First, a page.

The ship`s designer, naval architect William Francis Gibbs, put everything he had into his ultimate ship. The 2,200 passenger liner also doubled as a convertible troop ship if war broke out. Gibbs` obsession with creating the perfect vessel became his granddaughter`s obsession with saving it.

SUSAN GIBBS, SS UNITED STATES CONSERVANCY: I mean, this is an extraordinary American achievement and an amazing expression of our post-war history, and it would be so tragic to see it destroyed.

HOYE: Out of service since 1969, the vintage vessel is now docked in Philadelphia. The goal is to turn the ship into a stationary entertainment complex and museum. For now the clock is ticking.

GIBBS: Its name is the SS United States and she`s been here for 17 years because she is not done yet.

HOYE: Sarah Hoye, CNN, Philadelphia.

(END VIDEOTAPE)

AZUZ: A dog eating peanut butter? You`d smile. A dog eating peanut butter while wearing a suit? Worth a chuckle. A dog feeding itself peanut butter while wearing a suit? Almost too much for a cameraman to take. Jeanne Moos serves up a story,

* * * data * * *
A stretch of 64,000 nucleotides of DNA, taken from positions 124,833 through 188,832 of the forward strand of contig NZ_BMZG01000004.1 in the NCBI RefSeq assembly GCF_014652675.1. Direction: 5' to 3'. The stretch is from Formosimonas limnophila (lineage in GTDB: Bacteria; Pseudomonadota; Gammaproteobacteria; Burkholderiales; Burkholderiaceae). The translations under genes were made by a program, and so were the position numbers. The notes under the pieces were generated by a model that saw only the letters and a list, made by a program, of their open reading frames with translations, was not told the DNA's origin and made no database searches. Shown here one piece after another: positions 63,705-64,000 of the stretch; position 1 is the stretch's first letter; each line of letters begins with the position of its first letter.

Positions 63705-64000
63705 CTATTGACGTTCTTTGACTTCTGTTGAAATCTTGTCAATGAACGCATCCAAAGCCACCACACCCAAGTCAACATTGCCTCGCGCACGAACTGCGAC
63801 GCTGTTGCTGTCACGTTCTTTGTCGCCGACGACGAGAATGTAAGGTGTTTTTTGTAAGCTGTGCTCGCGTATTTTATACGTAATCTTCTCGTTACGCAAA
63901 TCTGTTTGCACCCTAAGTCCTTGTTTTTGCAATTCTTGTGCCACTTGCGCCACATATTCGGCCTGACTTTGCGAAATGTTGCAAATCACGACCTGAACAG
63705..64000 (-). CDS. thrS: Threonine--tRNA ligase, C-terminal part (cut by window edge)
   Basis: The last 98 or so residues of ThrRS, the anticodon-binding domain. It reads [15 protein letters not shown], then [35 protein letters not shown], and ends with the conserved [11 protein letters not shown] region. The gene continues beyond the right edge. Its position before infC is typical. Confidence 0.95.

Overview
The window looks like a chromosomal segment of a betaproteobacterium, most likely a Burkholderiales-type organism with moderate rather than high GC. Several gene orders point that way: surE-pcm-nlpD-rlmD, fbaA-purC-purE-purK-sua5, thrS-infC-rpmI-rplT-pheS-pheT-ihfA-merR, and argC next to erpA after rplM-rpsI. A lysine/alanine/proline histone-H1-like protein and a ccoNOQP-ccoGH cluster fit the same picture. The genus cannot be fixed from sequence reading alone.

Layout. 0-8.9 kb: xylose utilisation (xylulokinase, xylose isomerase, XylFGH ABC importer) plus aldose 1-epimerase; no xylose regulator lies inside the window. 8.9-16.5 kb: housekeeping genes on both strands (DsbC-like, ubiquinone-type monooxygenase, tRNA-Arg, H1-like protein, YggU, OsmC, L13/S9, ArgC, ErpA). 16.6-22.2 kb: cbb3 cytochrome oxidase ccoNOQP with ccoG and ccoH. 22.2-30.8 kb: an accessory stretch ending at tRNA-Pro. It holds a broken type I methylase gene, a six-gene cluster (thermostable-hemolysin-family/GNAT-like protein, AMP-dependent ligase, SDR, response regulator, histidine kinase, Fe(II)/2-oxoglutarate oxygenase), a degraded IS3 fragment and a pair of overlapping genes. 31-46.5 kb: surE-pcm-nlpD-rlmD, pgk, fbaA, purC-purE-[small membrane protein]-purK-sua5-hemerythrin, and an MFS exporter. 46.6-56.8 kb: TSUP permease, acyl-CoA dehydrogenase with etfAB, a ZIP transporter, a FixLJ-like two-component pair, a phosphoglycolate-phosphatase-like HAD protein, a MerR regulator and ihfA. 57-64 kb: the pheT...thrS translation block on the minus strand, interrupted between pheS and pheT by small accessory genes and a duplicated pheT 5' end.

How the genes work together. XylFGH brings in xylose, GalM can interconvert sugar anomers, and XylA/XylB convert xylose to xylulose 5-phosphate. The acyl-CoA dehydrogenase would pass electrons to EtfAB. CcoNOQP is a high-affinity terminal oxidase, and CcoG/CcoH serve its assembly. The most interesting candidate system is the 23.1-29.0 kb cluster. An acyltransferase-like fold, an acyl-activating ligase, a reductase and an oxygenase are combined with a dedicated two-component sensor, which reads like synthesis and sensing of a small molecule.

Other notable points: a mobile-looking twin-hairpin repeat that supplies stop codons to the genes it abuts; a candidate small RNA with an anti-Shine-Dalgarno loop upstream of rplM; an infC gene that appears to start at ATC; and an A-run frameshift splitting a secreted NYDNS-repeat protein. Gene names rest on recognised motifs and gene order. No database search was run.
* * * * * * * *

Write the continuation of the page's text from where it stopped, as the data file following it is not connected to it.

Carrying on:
(BEGIN VIDEOTAPE)

JEANNE MOOS, CNN CORRESPONDENT: Why make a sandwich when you could eat peanut butter straight out of a jar?

(LAUGHTER)

UNIDENTIFIED MALE: He`s so funny.

MOOS: The dog`s name is Odin, the guy laughing is the cameraman, and the hands handling the spoon belong to Odin`s owner.

(LAUGHTER)

MOOS: And if you think the cameraman`s laughter is contagious, just imagine being there.

UNIDENTIFIED MALE: I was basically crying behind the camera, I was laughing so hard.

MOOS: At least Trevon Spencer (ph) could see the action. His roommate and the dog`s owner Ashlynn Parker (ph) was underneath the green jacket with her head covered.

Who cares about peanut butter and jelly? We prefer peanut butter and German shepherd. Jeanne Moos, CNN.

(LAUGHTER)

UNIDENTIFIED MALE: It`s so funny!

(END VIDEOTAPE)

AZUZ: At first, it`s a little jarring, but that performance deserves a hand or two and the cameraman better pay back the dog for giving him all that laughter. You could say he Odin one. I`m Carl Azuz, have a great day.

END